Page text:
Short Story Recommendations

Short stories I’ve enjoyed over the years.

Currently 24 entries. Last updated on 2023/05/10.


For me, Saunders is at his best when writing dysfunctional workplaces, and this short story is no exception, involving a company that disposes of raccoons (???) and a pathetic (if pitiable) narrator.

The look in my boss’s eyes dimmed a little. “I don’t have kids, and I don’t ever plan on having any. Over the years I’ve asked myself whether my life has meaning. Whether lives without purpose should exist at all. For someone who doubts the value of his own life to then create a life—it would be very irresponsible behavior.”

Ready to have children? Why not try raising a virtual one first?

A frankly very polarizing story that to me reads as a satire, though it may not land. At the very least, read it all the way through before making up your mind. To me, this story skewers an “incel”-adjacent victim mentality of “I’m doing everything right, so why don’t women like me still?” In the end, even if you do everything “right” (emphasis on the quotes), relationships (romantic or otherwise) aren’t about checking off boxes, and this is true whether you put your partner up on a pedestal or down in the gutter. It’s rather…blunt…in how it goes about this, and I can’t decide whether this is to its benefit or detriment.

A look at Chinese history—and what it means to be an emperor—through the lens of anachronistic video games.

High-frequency trading runs amok in this AI apocalypse story.

A horrifying window into what life as a werewolf might actually look like—with an abusive lover to boot. (In particular: she ages at the wolf/dog rate, seven years to one.)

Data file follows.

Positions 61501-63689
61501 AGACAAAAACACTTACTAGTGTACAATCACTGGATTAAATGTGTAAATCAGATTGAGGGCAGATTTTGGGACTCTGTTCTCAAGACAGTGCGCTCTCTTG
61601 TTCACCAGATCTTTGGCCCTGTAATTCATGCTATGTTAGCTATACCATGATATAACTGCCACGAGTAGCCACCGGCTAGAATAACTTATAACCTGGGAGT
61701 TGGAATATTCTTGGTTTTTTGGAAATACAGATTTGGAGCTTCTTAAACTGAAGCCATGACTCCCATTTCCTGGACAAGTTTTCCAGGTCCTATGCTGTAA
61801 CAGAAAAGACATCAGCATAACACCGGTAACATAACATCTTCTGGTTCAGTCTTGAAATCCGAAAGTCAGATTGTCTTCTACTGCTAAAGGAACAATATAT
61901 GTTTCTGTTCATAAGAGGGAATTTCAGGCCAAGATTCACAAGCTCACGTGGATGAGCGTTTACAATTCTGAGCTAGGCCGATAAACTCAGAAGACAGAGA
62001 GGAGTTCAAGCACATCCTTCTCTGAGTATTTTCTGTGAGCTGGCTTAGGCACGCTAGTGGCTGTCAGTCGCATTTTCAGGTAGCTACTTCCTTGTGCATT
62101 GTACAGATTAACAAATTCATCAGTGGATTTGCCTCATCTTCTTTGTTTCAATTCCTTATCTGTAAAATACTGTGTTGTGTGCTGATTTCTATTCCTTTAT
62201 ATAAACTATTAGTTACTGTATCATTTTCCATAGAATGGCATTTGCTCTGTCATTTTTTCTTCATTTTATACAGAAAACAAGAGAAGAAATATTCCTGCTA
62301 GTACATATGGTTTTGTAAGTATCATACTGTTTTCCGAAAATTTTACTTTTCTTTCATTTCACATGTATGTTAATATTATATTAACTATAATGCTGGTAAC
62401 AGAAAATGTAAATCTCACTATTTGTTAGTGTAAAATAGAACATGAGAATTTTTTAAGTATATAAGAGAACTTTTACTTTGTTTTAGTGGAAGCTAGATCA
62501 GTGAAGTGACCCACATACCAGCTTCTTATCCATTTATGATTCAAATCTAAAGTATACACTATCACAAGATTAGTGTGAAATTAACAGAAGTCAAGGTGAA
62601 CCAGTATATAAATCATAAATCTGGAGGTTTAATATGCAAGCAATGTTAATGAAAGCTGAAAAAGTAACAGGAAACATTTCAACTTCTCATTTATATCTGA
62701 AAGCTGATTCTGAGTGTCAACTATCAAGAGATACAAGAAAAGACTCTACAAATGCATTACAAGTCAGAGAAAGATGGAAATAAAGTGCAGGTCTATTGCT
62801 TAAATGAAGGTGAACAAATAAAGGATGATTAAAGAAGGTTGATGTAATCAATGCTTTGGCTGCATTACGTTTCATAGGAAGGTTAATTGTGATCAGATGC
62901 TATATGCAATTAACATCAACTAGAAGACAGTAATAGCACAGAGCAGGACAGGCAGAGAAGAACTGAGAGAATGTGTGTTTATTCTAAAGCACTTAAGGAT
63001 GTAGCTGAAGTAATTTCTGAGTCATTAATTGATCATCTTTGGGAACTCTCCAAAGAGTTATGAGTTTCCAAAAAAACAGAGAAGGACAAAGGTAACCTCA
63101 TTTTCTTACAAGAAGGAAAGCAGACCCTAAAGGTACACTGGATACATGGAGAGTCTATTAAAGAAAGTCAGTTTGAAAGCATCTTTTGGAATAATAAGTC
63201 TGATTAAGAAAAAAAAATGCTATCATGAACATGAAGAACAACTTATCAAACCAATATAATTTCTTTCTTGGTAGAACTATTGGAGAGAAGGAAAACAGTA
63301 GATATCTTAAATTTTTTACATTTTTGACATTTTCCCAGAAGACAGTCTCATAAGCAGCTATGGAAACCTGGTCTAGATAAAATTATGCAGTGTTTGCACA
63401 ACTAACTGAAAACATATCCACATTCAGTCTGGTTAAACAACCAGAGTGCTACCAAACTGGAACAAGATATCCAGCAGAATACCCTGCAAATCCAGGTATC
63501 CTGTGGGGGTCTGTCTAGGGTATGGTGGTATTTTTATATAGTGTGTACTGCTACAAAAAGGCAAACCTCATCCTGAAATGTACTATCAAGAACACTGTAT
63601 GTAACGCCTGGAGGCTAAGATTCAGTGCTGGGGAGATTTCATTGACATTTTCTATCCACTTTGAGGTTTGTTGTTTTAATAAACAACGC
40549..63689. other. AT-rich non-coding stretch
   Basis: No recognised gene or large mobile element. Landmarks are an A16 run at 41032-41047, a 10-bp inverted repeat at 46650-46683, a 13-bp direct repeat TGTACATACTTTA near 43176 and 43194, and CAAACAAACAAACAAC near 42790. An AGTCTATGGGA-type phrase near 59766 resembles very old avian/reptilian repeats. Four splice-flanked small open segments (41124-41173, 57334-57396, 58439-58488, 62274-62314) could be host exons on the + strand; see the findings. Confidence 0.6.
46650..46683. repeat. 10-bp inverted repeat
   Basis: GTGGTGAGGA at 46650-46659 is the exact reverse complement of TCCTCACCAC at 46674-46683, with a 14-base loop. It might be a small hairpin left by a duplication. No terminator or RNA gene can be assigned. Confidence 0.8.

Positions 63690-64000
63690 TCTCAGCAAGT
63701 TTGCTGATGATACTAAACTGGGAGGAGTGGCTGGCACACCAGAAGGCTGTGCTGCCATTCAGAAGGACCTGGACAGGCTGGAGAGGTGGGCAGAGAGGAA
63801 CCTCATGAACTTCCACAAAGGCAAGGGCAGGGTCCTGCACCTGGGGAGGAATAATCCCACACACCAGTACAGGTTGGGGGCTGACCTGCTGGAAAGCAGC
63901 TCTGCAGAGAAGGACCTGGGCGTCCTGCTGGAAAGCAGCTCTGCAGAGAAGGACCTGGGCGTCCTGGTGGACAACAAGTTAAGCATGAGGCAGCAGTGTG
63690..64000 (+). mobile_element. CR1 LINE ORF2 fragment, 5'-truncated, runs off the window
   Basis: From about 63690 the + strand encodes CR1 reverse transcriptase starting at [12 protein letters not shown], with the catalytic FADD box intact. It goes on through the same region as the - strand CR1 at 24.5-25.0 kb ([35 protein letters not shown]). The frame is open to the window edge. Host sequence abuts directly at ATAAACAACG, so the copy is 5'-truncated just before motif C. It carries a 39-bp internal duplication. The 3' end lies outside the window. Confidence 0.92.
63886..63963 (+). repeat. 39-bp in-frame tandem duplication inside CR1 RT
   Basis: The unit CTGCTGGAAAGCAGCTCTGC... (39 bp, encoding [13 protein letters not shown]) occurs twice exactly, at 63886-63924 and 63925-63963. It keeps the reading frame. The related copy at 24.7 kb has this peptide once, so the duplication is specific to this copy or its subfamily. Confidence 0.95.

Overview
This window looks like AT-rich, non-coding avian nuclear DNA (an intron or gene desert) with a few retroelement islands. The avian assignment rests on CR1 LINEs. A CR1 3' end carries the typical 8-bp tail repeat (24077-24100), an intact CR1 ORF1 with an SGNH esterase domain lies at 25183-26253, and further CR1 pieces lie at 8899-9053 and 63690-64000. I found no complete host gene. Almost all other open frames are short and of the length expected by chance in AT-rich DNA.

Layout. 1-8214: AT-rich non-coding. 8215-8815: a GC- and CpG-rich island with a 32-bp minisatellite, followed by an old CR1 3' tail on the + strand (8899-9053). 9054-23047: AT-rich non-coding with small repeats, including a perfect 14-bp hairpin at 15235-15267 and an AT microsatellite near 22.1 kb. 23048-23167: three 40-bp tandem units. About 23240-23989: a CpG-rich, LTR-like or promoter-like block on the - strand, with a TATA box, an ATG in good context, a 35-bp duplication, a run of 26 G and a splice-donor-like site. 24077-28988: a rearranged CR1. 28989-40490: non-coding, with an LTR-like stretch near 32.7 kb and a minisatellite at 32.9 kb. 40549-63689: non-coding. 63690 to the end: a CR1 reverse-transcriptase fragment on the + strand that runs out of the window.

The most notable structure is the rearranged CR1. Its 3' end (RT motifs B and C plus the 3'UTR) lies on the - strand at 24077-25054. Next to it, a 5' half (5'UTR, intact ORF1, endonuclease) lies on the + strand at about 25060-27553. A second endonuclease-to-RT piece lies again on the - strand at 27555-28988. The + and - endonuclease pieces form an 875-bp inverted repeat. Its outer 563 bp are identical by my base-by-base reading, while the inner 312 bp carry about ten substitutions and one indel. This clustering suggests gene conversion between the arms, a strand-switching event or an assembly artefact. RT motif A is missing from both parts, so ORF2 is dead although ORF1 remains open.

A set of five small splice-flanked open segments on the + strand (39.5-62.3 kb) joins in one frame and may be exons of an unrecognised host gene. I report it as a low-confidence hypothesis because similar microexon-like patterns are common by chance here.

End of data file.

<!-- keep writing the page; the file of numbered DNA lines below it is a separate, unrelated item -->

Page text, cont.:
A painful story of a sailor who comes home to find everything taken from him.

A sci-fi tale of faith in love and missed connections unfolding over hundreds of years.

A fictional Wikipedia article about the first person to be uploaded to a computer.

A bizzare comedy about what “normal” really is, through the lens of strange foods.

A (loose) retelling of The Little Mermaid, except our mermaid goes to space.

A story about a rebellious teenager and her single mother the witch, that slowly transitions into the teenager seeing things from her mother’s perspective as she grows older.

Spoilers The mother, of course, was never really a witch, just a mother adopting a mysterious persona as a way to protect and shield her daughter. Or was she really? What is a witch after all?

A fantastical sci-fi story about exploring the true nature of space.

A female knight does what no man ever could.

An excruciatingly awkward story of a date in a tiny New York omakase shop. And also, a story of what it means to be Asian-American in America.

A strangely haunting story-within-a-story about missed connections.

On the outside, a tale of (pseudo-)time travel; on the inside, a tale about soulmates through multiple lives.

A sci-fi memory simulation experience rendered through a dialogue between a desperate customer and a stymied customer service attendant.

A “silkpunk” story that reinterprets an actual historical event with something quite different.

A prophetic story of America (and the rest of the world) slowly falling to armed religious insurrections seeking to eliminate women from the world.

A time travel story about the rebellion of two early women in science.

A tale of true love that only people who truly embody living at work could enjoy.

A dystopian tale of redemption in a future where the government offers money to those willing to artificially shorten their lives. See also: “Tomorrow and Tomorrow and Tomorrow” (Kurt Vonnegut), and Three Days of Happiness (Sugaru Miaki).

A tale of true love that only people who truly embody living at work could enjoy.